Another common question I get from developers who are starting to get into testing (or even from devs who have been doing it for a while): “how do you decide what to write tests for?”.
This question normally applies to brownfield cases (existing codebase). There’s already a lot of code there. Where do we even start? Yes, maybe we write tests for the new code, but what about the existing one?!
Here’s my personal technique for it. When working with an existing codebase, I’ll ask the business:
What is the single most important feature of this product?
Think of the feature that, if broken, will either cause the business to lose money or not make money.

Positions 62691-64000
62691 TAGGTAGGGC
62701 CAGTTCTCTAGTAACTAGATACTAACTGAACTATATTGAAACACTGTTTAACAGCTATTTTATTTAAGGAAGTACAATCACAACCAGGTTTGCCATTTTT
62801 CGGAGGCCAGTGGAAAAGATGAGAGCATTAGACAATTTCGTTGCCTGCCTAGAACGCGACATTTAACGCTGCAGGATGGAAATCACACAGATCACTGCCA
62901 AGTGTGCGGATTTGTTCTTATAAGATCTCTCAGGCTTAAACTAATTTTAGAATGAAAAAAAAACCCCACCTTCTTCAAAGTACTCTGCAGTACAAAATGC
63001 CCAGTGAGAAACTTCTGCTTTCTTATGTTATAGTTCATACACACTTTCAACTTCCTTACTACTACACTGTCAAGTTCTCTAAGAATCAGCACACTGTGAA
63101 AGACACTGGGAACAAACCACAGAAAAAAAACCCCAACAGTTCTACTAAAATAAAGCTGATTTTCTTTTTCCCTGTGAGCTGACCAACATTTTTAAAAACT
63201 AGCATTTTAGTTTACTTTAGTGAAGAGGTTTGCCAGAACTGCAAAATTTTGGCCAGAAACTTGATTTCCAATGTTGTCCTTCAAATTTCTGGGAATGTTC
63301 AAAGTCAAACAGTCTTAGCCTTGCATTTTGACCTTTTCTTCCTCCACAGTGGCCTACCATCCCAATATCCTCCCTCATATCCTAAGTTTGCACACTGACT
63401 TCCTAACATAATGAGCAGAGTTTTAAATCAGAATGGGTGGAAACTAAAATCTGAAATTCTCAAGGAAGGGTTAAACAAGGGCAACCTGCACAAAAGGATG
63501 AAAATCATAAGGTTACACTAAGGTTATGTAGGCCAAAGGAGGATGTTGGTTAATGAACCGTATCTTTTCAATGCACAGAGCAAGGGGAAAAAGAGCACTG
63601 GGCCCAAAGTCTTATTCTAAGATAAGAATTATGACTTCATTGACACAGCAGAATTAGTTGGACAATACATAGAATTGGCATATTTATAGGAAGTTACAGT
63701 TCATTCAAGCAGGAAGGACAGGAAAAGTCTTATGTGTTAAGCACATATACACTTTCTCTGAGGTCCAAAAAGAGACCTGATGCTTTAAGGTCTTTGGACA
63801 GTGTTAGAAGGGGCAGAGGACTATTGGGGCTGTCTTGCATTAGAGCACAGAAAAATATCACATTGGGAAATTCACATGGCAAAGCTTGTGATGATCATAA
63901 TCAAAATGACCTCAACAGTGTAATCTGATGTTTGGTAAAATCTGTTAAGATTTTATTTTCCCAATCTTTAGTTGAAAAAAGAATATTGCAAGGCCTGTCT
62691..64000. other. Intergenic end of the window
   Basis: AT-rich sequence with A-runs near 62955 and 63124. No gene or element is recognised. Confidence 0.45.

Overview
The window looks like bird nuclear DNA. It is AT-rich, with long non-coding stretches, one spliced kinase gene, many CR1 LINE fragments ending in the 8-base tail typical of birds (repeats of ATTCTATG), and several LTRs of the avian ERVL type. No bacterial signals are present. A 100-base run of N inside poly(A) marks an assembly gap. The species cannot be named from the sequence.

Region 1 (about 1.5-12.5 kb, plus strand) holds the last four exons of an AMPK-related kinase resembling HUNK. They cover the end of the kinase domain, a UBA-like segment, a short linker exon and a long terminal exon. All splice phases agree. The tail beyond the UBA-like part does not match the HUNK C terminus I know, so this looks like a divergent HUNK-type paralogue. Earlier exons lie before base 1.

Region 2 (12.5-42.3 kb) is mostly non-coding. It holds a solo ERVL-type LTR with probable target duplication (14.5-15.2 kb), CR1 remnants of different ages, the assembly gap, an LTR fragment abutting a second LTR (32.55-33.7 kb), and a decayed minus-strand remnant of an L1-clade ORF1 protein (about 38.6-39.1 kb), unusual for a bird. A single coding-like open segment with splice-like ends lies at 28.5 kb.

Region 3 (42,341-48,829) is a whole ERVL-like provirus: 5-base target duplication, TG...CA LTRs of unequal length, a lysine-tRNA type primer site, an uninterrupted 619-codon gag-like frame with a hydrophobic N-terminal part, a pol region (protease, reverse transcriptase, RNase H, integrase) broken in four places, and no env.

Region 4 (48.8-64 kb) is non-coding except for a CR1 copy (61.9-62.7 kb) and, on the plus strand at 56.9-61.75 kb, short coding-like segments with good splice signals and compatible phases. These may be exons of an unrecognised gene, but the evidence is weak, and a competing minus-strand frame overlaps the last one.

THAT is where we start. Those are our must-have tests.
Once the most important features have been covered by tests, the next question is:
What is the feature or area of the system that when you tell developers they need to make changes to it, they feel like running away?
That’ll usually surface areas where the code is a mess, complex, convoluted. Hence, it needs tests, so developers can feel safe making changes to it, refactoring it. Now, we only move on to this one when the features that came out of the first question above have been covered by tests.